For what it is worth, using the MATLAB's numpy equivalent you mentioned is more efficient than the link @plonser added.

```
In [1]: import numpy as np
In [2]: A = np.zeros((4, 4))
In [3]: np.fill_diagonal(A, np.arange(4)+1)
In [4]: A[2:,:2] = np.eye(2)
# numpy equivalent to MATLAB:
In [5]: %timeit W = np.maximum( A, A.T)
100000 loops, best of 3: 2.95 µs per loop
# method from link
In [6]: %timeit W = A + A.T - np.diag(A.diagonal())
100000 loops, best of 3: 9.88 µs per loop
```

Timing for larger matrices can be done similarly:

```
In [1]: import numpy as np
In [2]: N = 100
In [3]: A = np.zeros((N, N))
In [4]: A[2:,:N-2] = np.eye(N-2)
In [5]: np.fill_diagonal(A, np.arange(N)+1)
In [6]: print A
Out[6]:
array([[ 1., 0., 0., ..., 0., 0., 0.],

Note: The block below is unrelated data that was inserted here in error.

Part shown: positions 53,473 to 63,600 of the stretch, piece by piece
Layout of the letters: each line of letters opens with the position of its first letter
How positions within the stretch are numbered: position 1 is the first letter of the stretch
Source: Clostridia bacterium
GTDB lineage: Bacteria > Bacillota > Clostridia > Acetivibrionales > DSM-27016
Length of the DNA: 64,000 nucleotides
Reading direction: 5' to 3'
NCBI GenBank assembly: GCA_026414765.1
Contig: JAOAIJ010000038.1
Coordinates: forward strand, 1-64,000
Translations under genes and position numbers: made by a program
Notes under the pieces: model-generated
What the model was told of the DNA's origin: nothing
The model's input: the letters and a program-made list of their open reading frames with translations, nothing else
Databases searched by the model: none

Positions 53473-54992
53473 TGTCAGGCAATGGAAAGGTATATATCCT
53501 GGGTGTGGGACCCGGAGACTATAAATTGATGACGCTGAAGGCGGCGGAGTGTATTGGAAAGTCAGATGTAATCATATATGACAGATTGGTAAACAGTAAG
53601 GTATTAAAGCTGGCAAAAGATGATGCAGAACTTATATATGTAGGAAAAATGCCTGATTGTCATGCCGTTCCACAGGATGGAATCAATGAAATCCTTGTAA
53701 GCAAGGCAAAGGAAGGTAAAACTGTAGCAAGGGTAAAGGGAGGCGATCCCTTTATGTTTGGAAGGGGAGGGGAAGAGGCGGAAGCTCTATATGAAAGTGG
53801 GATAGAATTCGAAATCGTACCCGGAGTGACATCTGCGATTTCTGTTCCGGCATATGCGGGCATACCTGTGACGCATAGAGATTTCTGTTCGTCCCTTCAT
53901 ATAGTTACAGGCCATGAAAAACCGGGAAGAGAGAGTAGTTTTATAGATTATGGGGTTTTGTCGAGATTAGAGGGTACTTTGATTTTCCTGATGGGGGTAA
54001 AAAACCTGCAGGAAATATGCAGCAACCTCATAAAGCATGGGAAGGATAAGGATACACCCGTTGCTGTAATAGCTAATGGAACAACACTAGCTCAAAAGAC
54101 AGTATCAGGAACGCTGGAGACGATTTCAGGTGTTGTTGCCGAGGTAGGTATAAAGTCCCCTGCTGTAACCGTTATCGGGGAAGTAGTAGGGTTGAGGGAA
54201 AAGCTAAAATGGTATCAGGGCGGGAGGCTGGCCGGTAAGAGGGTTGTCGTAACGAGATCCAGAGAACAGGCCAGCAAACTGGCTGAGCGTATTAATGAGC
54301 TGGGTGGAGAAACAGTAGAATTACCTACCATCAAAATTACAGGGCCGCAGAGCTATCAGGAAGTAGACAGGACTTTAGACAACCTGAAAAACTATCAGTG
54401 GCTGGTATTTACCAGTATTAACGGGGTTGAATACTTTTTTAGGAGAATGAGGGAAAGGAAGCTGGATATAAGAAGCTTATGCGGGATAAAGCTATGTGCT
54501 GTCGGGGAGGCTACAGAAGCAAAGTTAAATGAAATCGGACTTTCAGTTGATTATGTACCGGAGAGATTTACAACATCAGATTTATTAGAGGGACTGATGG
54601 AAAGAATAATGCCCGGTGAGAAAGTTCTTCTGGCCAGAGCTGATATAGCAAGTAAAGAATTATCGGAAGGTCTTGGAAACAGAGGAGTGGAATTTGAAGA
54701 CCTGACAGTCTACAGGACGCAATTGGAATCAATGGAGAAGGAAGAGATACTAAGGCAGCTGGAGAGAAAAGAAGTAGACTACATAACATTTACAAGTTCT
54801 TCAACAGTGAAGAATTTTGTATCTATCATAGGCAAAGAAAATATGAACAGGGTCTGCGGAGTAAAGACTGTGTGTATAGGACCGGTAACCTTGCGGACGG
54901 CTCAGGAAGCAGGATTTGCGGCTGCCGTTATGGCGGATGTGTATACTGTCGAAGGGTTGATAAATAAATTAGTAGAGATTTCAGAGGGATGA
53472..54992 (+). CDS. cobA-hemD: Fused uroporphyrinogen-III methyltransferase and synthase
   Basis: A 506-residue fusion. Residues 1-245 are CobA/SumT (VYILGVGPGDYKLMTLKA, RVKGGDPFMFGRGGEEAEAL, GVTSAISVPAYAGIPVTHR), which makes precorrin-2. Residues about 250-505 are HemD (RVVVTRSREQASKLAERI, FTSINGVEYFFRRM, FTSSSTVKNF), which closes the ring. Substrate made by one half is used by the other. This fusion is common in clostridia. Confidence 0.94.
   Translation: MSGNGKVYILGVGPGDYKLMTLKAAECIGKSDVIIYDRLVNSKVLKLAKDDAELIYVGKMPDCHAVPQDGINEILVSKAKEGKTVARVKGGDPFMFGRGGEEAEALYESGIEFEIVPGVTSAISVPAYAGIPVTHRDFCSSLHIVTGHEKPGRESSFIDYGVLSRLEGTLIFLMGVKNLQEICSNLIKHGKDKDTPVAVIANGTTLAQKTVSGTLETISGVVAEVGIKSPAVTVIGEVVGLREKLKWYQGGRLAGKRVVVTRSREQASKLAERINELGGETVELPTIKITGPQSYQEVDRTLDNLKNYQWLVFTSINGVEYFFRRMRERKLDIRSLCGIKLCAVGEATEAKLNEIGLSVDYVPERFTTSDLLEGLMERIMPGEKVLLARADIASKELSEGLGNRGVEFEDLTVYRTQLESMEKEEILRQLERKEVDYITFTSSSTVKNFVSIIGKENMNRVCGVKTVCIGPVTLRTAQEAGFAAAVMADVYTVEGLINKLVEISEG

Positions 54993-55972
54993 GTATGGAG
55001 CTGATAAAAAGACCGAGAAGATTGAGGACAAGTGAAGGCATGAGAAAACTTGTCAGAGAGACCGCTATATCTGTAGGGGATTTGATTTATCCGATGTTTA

[ 0., 2., 0., ..., 0., 0., 0.],
[ 1., 0., 3., ..., 0., 0., 0.],
...,
[ 0., 0., 0., ..., 98., 0., 0.],
[ 0., 0., 0., ..., 0., 99., 0.],
[ 0., 0., 0., ..., 1., 0., 100.]])
# numpy equivalent to MATLAB:
In [6]: %timeit W = np.maximum( A, A.T)
10000 loops, best of 3: 28.6 µs per loop
# method from link
In [7]: %timeit W = A + A.T - np.diag(A.diagonal())
10000 loops, best of 3: 49.8 µs per loop
```

And with N = 1000

```
# numpy equivalent to MATLAB:
In [6]: %timeit W = np.maximum( A, A.T)
100 loops, best of 3: 5.65 ms per loop
# method from link
In [7]: %timeit W = A + A.T - np.diag(A.diagonal())
100 loops, best of 3: 11.7 ms per loop
```